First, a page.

The premature baby whose mother had Covid-19 tests negative for the virus

Members of the team who carried out the operation, the first of its type, last Sunday.
Members of the team who carried out the operation, the first of its type, last Sunday. / SUR
  • A Malaga hospital saw the first coronavirus birth in Spain last Sunday. A baby girl was born prematurely by caesarian section to a woman who had Covid-19. The baby tested negative for the virus and, despite only weighing 1.2 kilos, doctors were confident

Medical professionals in Malaga faced a new challenge last weekend; to deliver the baby of a woman infected by Covid-19, the first situation of its kind in Spain.

The 33-year-old mother, who works as a nursing auxiliary at a health centre in Malaga, was initially isolated on the eighth floor of the Materno hospital, after showing symptoms and testing positive for Covid-19. She was then moved to intensive care, when she began to feel worse.

As her condition was deteriorating, doctors decided to carry out a caesarian birth to alleviate the pressure the baby was putting on her lungs. This also meant she no longer needed to use her oxygen for the baby girl, who was born 27 weeks and five days into the pregnancy, weighing 1.2 kilos.

The staff involved in the operation had to use personal protective equipment, including hazmat suits, which had never been needed before for a caesarian section. This was a completely unknown scenario.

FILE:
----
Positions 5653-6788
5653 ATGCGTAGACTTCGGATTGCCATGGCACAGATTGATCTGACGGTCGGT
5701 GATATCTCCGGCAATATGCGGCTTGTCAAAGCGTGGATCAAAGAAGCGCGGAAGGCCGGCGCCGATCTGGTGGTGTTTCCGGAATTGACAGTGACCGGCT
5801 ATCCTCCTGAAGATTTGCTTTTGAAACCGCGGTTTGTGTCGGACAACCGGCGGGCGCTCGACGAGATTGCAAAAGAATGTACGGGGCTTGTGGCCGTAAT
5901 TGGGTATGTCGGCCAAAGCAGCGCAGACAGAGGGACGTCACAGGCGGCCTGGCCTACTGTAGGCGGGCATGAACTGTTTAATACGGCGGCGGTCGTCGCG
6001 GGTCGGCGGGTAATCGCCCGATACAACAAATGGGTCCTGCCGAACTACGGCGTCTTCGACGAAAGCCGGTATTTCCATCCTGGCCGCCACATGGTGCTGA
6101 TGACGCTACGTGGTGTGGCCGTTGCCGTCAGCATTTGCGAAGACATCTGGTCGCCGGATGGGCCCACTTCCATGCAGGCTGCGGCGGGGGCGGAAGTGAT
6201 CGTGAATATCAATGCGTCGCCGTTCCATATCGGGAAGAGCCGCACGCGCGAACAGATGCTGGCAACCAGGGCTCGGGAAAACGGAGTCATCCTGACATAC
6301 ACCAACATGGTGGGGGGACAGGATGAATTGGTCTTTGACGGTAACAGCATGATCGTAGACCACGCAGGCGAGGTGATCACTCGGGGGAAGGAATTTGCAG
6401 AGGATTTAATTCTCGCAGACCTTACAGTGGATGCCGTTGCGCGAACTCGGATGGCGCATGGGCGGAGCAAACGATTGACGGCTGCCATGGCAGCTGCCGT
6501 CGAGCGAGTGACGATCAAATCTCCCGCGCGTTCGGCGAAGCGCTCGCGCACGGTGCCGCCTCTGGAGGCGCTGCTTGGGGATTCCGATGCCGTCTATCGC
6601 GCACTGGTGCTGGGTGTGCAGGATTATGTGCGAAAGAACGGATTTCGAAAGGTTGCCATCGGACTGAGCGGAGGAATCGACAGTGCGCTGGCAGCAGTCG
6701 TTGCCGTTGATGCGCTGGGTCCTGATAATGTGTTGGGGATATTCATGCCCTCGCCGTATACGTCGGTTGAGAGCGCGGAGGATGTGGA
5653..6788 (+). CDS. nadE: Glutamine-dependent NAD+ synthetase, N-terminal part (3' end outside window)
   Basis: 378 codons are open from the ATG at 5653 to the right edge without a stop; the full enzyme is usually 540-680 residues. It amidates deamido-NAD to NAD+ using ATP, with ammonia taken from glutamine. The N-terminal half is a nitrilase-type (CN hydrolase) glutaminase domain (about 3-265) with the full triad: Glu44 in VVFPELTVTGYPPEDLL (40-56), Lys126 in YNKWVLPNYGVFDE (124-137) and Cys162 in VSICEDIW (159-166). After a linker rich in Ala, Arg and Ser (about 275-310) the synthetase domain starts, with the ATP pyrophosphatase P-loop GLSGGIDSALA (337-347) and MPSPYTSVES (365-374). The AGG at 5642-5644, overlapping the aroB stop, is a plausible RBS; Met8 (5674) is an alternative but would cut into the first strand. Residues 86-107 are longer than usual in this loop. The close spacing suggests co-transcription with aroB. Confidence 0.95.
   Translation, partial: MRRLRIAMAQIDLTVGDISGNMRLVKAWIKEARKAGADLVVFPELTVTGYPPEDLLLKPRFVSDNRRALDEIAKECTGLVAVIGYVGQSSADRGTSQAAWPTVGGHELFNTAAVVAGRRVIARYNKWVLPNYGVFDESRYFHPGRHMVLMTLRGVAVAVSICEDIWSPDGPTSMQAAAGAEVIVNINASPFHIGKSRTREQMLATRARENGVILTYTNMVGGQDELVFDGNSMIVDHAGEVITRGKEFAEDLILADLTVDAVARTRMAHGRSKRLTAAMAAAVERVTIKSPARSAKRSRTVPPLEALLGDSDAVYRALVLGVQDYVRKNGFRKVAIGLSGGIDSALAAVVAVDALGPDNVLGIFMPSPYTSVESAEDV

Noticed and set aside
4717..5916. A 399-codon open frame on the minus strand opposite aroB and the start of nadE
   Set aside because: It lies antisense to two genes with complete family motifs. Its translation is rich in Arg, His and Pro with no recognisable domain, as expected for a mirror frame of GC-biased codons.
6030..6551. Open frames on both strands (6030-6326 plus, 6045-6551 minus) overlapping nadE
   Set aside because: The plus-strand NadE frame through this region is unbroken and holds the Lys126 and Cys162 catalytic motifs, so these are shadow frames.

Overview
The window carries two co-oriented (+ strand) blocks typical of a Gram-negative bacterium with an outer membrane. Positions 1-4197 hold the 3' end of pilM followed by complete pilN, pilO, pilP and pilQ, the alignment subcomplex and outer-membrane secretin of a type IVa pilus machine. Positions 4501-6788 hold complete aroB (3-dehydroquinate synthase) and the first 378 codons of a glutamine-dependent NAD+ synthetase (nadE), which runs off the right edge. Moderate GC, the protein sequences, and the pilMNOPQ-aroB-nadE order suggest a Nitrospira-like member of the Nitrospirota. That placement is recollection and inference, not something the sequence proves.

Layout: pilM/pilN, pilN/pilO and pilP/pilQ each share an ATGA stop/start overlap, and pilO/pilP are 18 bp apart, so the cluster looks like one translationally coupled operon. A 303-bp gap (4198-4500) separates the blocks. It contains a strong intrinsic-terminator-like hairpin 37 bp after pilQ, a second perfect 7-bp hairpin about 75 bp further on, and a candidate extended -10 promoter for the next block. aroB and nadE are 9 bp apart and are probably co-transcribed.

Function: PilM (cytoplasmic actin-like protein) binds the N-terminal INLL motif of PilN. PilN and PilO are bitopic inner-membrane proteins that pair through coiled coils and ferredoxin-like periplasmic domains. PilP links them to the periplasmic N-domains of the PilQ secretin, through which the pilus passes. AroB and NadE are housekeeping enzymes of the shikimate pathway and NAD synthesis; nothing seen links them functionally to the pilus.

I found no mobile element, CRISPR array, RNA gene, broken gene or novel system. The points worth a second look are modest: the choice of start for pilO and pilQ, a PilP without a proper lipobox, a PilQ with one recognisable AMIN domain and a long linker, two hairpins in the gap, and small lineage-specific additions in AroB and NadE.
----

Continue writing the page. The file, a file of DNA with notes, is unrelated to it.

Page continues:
The virus has developed so recently that there are still doubts about how it can affect pregnant women who catch it and their babies, although the specialists insist that it is essential to keep calm, as there does not appear to be a high risk of Covid-19 being passed to babies from their mothers.

The case of the woman with the virus who gave birth at the Materno was exceptional because of the circumstances. After going to the hospital with respiratory problems, she was tested for Covid-19 but was then sent back home. When the result proved positive, she was immediately admitted; by then she had severe breathing difficulties. These led to pneumonia, and doctors decided they had no choice but to carry out the operation.

The baby girl was tested for coronavirus when she was born, and when the result came through it was negative. She is currently in isolation in an incubator in the Intensive Monitoring Unit in the Neonatal department at the Materno. She will be tested again in a few days, say sources at the hospital, to make absolutely sure that she has not developed the virus.

After the birth the mother was described as being in a "worrying" condition and was moved to the Intensive Care Unit at the Regional Hospital. Earlier this week it was reported that she was responding well to the treatments and her oxygen levels were improving.

Her daughter is still in a stable condition, and the doctors are confident she will survive. Her mother's coronavirus has not been able to beat her.